Florida public records exemption law allows Bob Saget death photos to remain private

A Florida judge’s ruling Wednesday on records related to Bob Saget’s death investigation will keep sensitive information, including video and photos of his body, in the hands of the late actor’s loved ones for the time being.

Saget’s family has an arcane 21-year-old Florida law — and the late NASCAR driver Dale Earnhardt — to thank for allowing them to keep the records private.

The court ruling in favor of Saget’s wife, Kelly Rizzo, and three daughters found that Saget’s family would suffer “irreparable harm” if the records were released to the public now. Ninth Circuit Judge Vincent Chiu added in his ruling that the “plaintiffs have a clear legal right or interest in the Protected Records as the surviving spouse and children of Mr. Saget.”

Rules governing the release of autopsy reports and related documents vary from state to state. In Florida, exemptions apply to photographs, video and recordings from death investigations, as well as photos and videos that may have been included in autopsy reports.

“That information is exempt from our public records laws. It’s not subject to public disclosure. The medical examiner is prohibited from releasing it to anyone but the family,” said Virginia Hamrick, a staff attorney at the First Amendment Foundation, a Tallahassee-based watchdog group that keeps track of information related to the state’s public records laws.

Rizzo and her daughters had filed a lawsuit Tuesday against Orange County Sheriff John Mina and the District Nine Medical Examiner’s Office. Both agencies are handling the investigation after Saget, 65, the star of “Full House,” was found dead Jan. 9 in his hotel room at the Ritz-Carlton Orlando, Grande Lakes.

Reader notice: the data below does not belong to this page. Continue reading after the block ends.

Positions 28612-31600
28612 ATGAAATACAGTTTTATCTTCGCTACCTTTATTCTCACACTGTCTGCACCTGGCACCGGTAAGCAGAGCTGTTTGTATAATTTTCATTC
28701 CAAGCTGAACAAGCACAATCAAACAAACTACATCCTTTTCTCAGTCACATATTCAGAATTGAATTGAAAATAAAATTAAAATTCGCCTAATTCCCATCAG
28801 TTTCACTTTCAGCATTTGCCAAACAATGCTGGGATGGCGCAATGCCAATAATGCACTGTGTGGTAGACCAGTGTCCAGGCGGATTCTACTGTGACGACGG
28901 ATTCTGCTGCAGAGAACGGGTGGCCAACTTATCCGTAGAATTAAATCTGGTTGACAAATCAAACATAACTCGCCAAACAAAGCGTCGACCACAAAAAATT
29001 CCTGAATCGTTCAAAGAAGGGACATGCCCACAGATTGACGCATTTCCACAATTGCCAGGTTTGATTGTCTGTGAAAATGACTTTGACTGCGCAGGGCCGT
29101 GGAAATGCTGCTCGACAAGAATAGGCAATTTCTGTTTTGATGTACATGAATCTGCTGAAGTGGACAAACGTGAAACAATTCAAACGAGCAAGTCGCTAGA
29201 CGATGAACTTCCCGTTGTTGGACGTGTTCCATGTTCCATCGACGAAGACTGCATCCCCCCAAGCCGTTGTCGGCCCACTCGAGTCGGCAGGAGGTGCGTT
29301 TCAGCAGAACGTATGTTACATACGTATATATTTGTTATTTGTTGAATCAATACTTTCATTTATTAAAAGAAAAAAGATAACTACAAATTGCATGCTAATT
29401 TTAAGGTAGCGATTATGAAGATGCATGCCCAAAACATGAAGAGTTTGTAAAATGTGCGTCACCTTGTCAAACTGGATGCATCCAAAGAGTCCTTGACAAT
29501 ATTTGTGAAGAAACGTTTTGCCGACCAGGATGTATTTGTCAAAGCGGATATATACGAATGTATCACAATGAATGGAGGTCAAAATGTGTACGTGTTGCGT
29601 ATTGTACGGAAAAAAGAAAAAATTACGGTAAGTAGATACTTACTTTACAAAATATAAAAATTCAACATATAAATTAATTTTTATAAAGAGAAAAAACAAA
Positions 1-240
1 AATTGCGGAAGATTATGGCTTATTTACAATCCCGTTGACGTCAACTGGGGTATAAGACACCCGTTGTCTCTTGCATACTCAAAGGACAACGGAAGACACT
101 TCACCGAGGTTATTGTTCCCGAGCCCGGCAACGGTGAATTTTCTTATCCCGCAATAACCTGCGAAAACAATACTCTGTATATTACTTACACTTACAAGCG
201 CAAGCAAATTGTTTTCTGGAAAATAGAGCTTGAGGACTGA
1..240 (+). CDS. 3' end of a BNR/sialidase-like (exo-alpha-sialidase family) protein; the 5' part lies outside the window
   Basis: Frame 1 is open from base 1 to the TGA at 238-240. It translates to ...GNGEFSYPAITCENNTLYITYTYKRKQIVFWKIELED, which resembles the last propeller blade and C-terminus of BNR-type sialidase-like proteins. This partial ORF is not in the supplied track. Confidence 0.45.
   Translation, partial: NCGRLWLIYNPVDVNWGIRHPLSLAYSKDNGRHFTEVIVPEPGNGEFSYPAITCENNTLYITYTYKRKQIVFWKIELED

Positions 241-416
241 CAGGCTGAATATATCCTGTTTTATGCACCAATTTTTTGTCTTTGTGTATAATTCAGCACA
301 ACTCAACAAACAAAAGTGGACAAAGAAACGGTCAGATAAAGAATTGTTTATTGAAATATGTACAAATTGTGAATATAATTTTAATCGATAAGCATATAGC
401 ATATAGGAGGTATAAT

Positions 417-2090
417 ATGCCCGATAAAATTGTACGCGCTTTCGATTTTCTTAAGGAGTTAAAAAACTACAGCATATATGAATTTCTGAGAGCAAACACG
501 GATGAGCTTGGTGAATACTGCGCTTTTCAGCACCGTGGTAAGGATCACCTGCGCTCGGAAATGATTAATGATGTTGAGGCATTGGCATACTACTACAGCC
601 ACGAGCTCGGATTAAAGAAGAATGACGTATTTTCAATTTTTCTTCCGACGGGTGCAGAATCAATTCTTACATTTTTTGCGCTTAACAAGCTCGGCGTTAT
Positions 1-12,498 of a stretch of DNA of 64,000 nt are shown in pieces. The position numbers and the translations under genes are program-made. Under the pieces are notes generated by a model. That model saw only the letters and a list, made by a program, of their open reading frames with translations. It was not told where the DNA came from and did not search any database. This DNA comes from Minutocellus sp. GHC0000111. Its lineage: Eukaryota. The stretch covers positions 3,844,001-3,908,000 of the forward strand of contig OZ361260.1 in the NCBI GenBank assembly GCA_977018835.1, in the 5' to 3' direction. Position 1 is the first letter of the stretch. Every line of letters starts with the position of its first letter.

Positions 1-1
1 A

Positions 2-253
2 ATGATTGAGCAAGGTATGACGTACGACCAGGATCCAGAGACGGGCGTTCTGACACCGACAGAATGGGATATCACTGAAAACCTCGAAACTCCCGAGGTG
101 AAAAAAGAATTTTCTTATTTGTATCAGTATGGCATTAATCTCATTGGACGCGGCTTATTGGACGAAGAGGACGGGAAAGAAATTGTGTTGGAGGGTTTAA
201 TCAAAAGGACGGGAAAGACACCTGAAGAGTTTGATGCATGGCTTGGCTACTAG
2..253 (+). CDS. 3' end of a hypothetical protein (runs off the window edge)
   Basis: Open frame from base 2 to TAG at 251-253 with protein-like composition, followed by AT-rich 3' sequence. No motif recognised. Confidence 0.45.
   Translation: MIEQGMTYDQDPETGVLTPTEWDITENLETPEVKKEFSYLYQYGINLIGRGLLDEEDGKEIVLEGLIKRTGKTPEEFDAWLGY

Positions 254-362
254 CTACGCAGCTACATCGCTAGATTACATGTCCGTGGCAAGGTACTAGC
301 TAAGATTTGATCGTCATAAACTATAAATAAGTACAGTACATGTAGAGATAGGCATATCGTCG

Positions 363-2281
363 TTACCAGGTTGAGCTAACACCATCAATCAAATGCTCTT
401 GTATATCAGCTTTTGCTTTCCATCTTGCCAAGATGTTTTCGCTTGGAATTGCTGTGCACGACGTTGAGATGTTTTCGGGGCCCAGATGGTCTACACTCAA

The suit was filed in response to media outlets’ filing public records requests for specific documents related to the investigation, including photographs, video and audio recordings, as well as what the suit referred to as "statutorily protected autopsy information."

Saget’s family argued in their suit that “no legitimate public interest would be served by the release or dissemination of the Records to the public.” Their lawsuit came days after it was revealed that Saget died of head trauma. The family said in a statement that officials concluded that he accidentally hit the back of his head on something and went to sleep, noting that no drugs or alcohol were involved.

Wednesday's ruling surprised Dr. Stephen Nelson, the chair of the Florida Medical Examiners Commission and the chief medical examiner in an adjoining Central Florida district. Nelson said that while photos and videos are exempt under Florida law, an autopsy report isn't.

“The only records that wouldn't be exempt would be the autopsy report, toxicology report and things like that. ... I’m surprised the judge could countermand state law,” Nelson said. “Anything that we do that’s paid for with taxpayer dollars is a public record, except for those things for which there are a public records exemption: photographs, video and audio recordings."

Earnhardt crash led to new law

Before 2001, everything related to death investigations was public record in Florida. But state lawmakers passed legislation that year making exemptions after Earnhardt's death, at the urging of his family and NASCAR. Earnhardt died just days after the Orlando Sentinel published an investigative series on the need for safer head and neck protection devices for race car drivers.

The newspaper wanted experts to review the autopsy evidence to see whether Earnhardt’s death would have been prevented with the safety devices. However, following tearful testimony from Earnhardt’s widow, Teresa, who had pleaded with legislators for her family's privacy, then-Gov. Jeb Bush and leaders in the Legislature, who had friendly relationships with NASCAR, passed a law to seal autopsy photo and video records.

The death records pertaining to Earnhardt and Saget aren’t the only ones that have been subject to court challenges. In the 1990s, Florida judges restricted access to the autopsy photos of murdered fashion designer Gianni Versace and the victims of serial killer Danny Rolling.